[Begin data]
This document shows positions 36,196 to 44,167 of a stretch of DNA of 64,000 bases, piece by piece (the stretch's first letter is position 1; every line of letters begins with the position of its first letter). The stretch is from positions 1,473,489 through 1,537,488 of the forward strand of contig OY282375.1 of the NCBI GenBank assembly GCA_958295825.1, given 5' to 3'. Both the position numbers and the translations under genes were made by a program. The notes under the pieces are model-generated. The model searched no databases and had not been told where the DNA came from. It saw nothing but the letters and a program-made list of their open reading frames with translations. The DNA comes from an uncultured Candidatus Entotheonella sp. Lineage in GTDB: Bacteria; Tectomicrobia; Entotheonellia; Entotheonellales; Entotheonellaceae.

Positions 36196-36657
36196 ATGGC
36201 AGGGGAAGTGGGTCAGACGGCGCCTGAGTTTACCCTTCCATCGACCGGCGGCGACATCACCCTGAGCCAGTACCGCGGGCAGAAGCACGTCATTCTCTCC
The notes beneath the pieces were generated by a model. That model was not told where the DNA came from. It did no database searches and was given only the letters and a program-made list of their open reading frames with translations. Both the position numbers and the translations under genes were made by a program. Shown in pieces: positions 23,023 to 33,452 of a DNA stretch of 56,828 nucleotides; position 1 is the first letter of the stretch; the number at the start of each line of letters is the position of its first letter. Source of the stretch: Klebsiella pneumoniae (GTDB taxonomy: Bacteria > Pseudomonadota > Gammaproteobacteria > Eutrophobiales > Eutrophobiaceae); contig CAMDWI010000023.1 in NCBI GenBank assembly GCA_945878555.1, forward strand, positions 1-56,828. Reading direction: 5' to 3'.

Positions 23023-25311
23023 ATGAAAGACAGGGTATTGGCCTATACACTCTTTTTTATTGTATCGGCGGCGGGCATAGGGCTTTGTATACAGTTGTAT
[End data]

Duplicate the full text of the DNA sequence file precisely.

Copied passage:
This document shows positions 36,196 to 44,167 of a stretch of DNA of 64,000 bases, piece by piece (the stretch's first letter is position 1; every line of letters begins with the position of its first letter). The stretch is from positions 1,473,489 through 1,537,488 of the forward strand of contig OY282375.1 of the NCBI GenBank assembly GCA_958295825.1, given 5' to 3'. Both the position numbers and the translations under genes were made by a program. The notes under the pieces are model-generated. The model searched no databases and had not been told where the DNA came from. It saw nothing but the letters and a program-made list of their open reading frames with translations. The DNA comes from an uncultured Candidatus Entotheonella sp. Lineage in GTDB: Bacteria; Tectomicrobia; Entotheonellia; Entotheonellales; Entotheonellaceae.

Positions 36196-36657
36196 ATGGC
36201 AGGGGAAGTGGGTCAGACGGCGCCTGAGTTTACCCTTCCATCGACCGGCGGCGACATCACCCTGAGCCAGTACCGCGGGCAGAAGCACGTCATTCTCTCC
The notes beneath the pieces were generated by a model. That model was not told where the DNA came from. It did no database searches and was given only the letters and a program-made list of their open reading frames with translations. Both the position numbers and the translations under genes were made by a program. Shown in pieces: positions 23,023 to 33,452 of a DNA stretch of 56,828 nucleotides; position 1 is the first letter of the stretch; the number at the start of each line of letters is the position of its first letter. Source of the stretch: Klebsiella pneumoniae (GTDB taxonomy: Bacteria > Pseudomonadota > Gammaproteobacteria > Eutrophobiales > Eutrophobiaceae); contig CAMDWI010000023.1 in NCBI GenBank assembly GCA_945878555.1, forward strand, positions 1-56,828. Reading direction: 5' to 3'.

Positions 23023-25311
23023 ATGAAAGACAGGGTATTGGCCTATACACTCTTTTTTATTGTATCGGCGGCGGGCATAGGGCTTTGTATACAGTTGTAT